Early Reading Programs Give Young Children a Head Start in Israel and the U.S.

photo: Debbi Cooper

How often have you seen public service ads encouraging parents to read to—and with—their young children, or heard about family literacy programs that distribute books on a regular basis to young families?

Well, proof is in that programs like these—both here in the U.S. and now in Israel— are working and making a difference in the school readiness of the children participating.

In Israel, the Myers-JDC-Brookdale Institute recently completed its evaluation of a Family Literacy Initiative introduced four years ago by UJA-Federation of New York, which has been implemented in some of the country’s most disadvantaged areas.

Programs developed through this initiative by JDC-Ashalim and other organizations have been raising parents’ awareness of the importance of promoting literacy and language development from their children’s earliest years—and providing practical training and guidance in carrying this out.

Implemented in Israel for Jewish and Arab families with children from birth to 3 years, the programs provide parents with hands-on knowledge of literacy-promoting activities, showing them how to engage their children in reading, play, and conversation. In addition, training programs for early childhood workers hone new skills that they can use in their childcare frameworks and pass along to the parents.

In the U.S., the PBS NewsHour recently aired a segment touting the value of programs with similar objectives that have been implemented here. One—Reach Out and Read—has a special twist:  it was based on the realization made years ago by a group of doctors and early childhood educators that the one place low-income children are most likely to go before they enter first grade is the doctor’s office.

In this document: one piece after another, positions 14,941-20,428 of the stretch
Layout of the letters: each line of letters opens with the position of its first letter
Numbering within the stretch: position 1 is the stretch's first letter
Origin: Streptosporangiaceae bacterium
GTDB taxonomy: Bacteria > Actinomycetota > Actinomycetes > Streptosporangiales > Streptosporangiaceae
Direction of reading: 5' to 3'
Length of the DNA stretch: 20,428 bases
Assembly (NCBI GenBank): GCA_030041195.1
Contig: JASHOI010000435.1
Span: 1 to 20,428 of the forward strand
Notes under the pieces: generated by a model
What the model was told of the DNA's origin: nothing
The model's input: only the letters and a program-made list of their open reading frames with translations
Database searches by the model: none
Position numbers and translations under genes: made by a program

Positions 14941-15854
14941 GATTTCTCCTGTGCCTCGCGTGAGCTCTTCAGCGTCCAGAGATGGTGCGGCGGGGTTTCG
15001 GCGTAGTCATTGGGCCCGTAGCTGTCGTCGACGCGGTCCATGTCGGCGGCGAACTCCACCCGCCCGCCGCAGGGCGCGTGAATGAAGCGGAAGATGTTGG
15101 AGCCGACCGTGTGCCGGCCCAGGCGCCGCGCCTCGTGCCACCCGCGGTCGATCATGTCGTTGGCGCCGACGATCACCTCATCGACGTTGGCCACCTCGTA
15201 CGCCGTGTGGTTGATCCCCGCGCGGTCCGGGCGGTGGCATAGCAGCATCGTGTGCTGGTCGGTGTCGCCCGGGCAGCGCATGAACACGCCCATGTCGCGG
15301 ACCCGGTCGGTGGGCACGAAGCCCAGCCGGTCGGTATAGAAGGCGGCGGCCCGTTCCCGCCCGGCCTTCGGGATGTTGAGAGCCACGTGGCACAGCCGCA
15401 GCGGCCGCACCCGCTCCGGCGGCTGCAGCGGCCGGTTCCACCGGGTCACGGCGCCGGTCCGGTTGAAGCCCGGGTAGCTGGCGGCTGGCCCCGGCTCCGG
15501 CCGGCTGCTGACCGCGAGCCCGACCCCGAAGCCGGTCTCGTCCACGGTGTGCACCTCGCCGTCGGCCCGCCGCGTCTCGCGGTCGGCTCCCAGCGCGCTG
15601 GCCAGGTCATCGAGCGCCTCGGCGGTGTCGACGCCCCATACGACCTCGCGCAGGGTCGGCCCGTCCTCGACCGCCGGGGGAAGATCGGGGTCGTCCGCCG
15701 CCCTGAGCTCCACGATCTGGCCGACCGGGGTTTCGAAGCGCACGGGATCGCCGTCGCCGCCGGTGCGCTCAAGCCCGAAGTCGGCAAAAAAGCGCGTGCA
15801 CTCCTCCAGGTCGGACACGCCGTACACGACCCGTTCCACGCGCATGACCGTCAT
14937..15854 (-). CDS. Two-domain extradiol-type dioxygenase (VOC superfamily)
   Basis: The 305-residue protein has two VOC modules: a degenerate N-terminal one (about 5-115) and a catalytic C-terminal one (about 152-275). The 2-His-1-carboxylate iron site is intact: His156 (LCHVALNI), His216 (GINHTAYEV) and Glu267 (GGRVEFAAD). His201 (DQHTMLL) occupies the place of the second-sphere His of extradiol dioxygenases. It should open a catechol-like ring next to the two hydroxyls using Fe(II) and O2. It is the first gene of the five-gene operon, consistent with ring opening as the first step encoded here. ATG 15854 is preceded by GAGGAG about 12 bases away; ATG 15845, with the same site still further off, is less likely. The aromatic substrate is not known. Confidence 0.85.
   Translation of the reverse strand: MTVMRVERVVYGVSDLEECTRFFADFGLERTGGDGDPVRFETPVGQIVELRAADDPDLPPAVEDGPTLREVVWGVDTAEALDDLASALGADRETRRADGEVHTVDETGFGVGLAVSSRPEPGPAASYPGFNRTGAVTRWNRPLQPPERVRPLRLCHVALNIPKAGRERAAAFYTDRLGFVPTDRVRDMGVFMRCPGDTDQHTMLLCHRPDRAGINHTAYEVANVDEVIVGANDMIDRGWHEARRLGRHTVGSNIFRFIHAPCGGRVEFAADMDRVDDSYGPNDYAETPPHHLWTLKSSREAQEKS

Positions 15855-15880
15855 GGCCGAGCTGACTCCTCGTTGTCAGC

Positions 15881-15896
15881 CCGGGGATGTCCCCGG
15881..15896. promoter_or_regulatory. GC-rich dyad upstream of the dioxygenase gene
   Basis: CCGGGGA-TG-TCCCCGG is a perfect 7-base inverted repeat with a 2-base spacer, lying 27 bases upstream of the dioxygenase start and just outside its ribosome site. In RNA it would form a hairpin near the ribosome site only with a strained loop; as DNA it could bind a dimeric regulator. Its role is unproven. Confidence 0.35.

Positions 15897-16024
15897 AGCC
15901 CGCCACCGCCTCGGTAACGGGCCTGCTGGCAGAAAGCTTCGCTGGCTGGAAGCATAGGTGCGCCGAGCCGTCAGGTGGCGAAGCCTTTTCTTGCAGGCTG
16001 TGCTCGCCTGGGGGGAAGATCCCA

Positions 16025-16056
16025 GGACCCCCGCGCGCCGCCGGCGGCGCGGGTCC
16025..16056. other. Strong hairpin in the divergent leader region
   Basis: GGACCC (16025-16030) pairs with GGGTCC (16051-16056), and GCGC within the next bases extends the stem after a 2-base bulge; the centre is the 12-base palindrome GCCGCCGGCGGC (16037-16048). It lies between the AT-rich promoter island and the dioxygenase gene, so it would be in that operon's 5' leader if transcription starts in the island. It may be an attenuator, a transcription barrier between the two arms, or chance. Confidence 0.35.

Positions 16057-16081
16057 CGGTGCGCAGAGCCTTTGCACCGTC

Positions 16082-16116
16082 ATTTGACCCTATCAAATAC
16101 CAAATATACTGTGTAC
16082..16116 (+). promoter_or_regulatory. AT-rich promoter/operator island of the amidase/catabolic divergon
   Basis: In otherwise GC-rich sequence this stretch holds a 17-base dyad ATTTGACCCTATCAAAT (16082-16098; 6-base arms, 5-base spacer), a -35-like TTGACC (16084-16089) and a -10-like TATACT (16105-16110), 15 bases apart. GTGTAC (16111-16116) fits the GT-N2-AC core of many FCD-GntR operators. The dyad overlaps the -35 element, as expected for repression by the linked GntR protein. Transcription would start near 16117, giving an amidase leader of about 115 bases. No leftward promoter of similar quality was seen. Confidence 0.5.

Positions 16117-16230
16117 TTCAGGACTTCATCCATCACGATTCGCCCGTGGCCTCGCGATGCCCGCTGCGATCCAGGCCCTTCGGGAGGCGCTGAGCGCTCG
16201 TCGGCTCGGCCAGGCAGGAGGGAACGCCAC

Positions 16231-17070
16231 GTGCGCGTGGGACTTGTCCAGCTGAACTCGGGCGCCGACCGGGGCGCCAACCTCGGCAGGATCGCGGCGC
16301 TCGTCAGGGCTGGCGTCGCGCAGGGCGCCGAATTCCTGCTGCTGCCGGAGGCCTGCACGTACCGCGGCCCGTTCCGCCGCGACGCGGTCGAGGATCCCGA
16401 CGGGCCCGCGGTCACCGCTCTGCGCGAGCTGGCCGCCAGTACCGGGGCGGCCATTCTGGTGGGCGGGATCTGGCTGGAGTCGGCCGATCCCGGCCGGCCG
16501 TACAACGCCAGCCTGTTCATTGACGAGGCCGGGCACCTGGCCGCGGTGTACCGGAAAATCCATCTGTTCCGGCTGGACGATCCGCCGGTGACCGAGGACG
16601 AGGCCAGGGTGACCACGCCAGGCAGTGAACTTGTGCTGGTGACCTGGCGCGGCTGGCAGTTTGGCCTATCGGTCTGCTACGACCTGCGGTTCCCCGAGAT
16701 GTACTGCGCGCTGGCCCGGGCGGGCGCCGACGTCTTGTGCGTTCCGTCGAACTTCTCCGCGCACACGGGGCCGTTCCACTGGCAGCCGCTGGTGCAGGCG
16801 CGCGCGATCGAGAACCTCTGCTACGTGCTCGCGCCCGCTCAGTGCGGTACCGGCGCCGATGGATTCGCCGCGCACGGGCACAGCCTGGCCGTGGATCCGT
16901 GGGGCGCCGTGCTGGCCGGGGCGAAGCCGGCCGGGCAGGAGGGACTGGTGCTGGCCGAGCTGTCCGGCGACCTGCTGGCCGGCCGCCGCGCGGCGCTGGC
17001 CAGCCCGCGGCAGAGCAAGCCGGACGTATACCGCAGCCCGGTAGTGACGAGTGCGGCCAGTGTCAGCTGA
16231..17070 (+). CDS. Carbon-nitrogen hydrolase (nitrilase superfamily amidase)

Taking you inside the pediatric primary care clinic at New York’s Bellevue Hospital, PBS showed how doctors there have made checking their patients’ reading and language skills a part of their regular exams. Books are distributed at each visit and program volunteers show parents how to read aloud to their kids and engage them in conversation and play, promoting the same skills as the Family Literacy Initiative in Israel.

Surprising as it may seem, one doctor cited research that shows that with just that small amount of intervention—handing families a book every six months and giving them encouragement and age-appropriate advice on reading with their kids—those children really will do better in school, the goal sought both here and in Israel.

The Myers-JDC-Brookdale Institute, a partnership of the American Jewish Joint Distribution Committee (JDC), the Government of Israel, and the David and Inez Myers Foundation, is Israel’s leading center for applied research on social policy and services. Among its many activities, it examines the needs of the country’s most vulnerable populations and evaluates the effectiveness of efforts to meet those needs.

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